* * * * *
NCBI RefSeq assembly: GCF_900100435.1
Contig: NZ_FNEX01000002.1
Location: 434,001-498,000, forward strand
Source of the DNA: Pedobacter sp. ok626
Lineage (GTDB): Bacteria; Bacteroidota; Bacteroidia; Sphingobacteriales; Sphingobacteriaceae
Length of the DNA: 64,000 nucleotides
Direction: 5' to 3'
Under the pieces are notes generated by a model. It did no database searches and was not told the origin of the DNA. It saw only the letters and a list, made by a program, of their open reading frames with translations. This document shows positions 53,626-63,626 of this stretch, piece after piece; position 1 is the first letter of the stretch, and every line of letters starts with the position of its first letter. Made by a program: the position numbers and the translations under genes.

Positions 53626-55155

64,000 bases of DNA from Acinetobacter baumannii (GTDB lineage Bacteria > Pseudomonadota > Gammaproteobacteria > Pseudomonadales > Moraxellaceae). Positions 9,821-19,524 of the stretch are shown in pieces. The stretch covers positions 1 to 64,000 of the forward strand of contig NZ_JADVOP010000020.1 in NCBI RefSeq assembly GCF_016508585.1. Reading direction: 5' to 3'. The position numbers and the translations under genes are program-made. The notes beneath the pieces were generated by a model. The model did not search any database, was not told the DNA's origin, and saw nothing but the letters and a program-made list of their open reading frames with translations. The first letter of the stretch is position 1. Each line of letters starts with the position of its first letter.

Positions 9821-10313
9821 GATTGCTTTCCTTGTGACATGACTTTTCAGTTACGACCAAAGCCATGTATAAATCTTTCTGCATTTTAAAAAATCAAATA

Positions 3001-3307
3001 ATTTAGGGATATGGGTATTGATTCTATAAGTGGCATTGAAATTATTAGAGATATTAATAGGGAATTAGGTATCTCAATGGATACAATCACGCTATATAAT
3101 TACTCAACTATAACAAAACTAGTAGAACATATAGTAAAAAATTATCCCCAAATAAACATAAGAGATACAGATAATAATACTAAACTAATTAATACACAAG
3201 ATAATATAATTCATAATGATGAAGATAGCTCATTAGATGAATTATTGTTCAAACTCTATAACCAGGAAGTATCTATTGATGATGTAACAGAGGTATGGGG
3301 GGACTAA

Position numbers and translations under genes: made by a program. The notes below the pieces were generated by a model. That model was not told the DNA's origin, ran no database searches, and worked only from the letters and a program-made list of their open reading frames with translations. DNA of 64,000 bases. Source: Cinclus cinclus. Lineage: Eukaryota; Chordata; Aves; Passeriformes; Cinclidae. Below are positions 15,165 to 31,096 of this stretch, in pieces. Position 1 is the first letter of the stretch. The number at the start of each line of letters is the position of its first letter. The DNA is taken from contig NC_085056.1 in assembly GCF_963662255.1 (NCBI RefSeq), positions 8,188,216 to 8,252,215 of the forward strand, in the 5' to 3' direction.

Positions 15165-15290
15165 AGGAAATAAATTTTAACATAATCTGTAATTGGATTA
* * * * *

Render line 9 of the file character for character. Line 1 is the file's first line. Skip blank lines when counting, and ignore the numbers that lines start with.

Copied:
Positions 53626-55155